Pardon the blurry, but I just want to get back to my writing mojo. Been quite a while, but here I go, trying to find my writing voice (yet again) in the midst of all the (social media) noise.
Back in the time when masks were not the “in” thing, my “mask” was a shawl.
Hung around my neck, around my waist, or onto my bag, I have always carried a scarf. Long ones, short ones, colourful and plain ones. I got one for each occasion that would require me to dress up and be in front of people.
I loved my shawls! Some I purchased abroad during tours, others lovingly gifted to me by family and friends. Keeps me warm when it is cold. Or to cover my nose and mouth when smoke and dust hit my face as I walk the polluted streets. Or just to accessorise.
But not anymore, I have not worn one since the pandemic began.
You see, I had a realisation that the shawls were just an accessory I can easily do away without.
So, in the middle of quarantine in 2020 and when we had to go back to serving at church, I found myself not bringing or wearing any. I realised it only a few months ago, while fixing the closet.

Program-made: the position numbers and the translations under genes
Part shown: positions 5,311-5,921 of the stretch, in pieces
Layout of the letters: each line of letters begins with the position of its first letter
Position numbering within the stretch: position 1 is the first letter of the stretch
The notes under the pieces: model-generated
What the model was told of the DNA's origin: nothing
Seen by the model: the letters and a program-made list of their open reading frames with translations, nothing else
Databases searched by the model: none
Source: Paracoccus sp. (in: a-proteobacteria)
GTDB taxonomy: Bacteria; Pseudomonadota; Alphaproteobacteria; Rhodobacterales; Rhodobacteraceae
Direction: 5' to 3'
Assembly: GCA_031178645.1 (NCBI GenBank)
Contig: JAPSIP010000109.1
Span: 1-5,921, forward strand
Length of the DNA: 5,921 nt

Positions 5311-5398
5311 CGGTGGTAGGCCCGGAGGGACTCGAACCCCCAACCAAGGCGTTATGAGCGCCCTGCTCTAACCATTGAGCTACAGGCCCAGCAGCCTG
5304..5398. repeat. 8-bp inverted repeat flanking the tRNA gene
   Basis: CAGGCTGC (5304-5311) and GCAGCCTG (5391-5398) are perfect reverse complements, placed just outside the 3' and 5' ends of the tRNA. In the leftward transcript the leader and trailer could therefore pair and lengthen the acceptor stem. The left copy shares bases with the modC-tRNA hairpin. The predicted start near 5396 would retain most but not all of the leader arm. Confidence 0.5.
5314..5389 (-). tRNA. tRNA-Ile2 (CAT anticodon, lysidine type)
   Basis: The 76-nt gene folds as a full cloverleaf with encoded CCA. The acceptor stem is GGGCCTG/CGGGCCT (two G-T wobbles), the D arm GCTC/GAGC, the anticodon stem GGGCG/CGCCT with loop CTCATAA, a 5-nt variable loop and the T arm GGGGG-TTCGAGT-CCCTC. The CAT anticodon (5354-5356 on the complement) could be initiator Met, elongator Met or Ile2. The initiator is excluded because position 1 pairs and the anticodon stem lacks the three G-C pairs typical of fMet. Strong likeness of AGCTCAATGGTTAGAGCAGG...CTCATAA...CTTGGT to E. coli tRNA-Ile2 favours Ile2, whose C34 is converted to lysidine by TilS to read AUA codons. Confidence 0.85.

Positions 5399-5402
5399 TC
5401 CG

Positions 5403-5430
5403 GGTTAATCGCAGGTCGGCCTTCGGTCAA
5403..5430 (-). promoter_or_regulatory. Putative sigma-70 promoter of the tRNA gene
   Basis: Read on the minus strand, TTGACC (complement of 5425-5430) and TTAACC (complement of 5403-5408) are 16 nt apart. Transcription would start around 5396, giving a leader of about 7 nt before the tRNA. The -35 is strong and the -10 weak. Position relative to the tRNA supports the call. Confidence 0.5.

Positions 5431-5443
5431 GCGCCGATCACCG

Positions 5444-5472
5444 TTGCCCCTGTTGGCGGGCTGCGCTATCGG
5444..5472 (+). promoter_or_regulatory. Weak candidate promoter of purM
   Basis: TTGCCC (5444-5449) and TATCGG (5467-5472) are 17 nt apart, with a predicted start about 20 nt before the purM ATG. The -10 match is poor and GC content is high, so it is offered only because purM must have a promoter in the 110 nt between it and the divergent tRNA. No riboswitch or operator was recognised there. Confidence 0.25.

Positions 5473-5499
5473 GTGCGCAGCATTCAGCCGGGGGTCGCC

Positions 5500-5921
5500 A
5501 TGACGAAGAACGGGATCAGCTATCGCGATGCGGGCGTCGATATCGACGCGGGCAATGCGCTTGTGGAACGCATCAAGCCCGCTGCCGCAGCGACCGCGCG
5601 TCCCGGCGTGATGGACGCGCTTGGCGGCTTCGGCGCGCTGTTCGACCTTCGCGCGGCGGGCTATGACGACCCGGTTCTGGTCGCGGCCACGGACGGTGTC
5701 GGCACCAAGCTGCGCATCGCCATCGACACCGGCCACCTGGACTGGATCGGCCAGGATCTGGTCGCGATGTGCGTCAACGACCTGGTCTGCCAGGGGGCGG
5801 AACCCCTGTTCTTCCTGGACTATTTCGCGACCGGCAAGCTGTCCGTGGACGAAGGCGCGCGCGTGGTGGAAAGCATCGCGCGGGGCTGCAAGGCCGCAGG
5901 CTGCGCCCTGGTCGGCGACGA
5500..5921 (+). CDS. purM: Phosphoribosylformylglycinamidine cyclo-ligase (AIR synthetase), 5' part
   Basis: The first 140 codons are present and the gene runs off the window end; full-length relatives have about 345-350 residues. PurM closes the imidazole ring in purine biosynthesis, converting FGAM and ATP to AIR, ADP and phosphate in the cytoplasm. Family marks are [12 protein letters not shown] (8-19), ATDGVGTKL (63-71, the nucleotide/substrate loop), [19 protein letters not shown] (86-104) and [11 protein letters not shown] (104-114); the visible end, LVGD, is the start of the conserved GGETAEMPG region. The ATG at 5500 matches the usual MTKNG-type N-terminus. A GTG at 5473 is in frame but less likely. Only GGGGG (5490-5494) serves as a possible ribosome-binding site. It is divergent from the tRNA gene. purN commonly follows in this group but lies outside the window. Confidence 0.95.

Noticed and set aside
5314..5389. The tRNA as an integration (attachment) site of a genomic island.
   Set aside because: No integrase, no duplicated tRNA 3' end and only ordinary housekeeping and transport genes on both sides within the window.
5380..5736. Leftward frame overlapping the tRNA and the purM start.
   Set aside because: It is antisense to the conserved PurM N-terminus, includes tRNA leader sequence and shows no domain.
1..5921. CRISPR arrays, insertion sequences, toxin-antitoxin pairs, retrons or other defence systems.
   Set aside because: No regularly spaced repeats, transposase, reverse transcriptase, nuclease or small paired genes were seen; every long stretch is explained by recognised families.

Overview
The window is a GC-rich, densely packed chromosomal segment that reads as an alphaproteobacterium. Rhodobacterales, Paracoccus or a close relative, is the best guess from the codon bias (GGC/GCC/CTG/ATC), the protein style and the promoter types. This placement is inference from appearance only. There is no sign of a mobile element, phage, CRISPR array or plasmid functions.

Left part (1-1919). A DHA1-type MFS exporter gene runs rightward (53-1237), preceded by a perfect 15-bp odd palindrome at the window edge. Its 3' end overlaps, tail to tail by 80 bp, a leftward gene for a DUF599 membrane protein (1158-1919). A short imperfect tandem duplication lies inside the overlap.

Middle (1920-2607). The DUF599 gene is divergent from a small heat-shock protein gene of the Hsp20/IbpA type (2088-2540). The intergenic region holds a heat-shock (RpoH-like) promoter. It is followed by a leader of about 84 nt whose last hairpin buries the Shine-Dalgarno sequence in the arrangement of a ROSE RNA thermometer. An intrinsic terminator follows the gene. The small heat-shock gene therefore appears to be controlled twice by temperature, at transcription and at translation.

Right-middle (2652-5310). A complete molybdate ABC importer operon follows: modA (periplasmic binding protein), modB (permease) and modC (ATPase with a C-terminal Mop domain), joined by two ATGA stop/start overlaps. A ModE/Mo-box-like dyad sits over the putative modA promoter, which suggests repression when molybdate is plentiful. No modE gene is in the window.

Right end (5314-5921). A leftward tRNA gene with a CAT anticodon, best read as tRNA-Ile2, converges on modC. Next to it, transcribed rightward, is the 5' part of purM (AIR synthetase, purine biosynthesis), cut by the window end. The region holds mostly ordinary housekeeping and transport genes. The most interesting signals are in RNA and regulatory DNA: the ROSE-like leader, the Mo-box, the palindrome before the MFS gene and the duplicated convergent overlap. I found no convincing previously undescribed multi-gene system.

I then asked myself, what was I hiding with these shawls? My uneven looking body? My crooked waist, my be-pimpled neck? Will it hide my huge belly?
The shawls, I realised, felt like a rope stringing around my neck while I grasp onto my feelings of doubt, envy, hate, insecurity, weakness, fear. And as soon as I let go of that shawl, the negative feelings go with it and kept in the closet. Kept, not thrown, just like moments and memories, not to be forgotten. And worn again the next day.
I never got to touch any of the shawls for quite a while, not until I had to clean a corner of the closet which was left untouched for most of the quarantine.
And there it dawned to me, I was not anymore a prisoner of the shawls. By not wearing them, I also let go of the doubt, envy, hate, insecurity, weakness, fear.
As I was refolding and tidying my closet, I held each shawl and think about the memories I had with it. Good memories. The not so good ones were still there, not forgotten, but learned lessons from.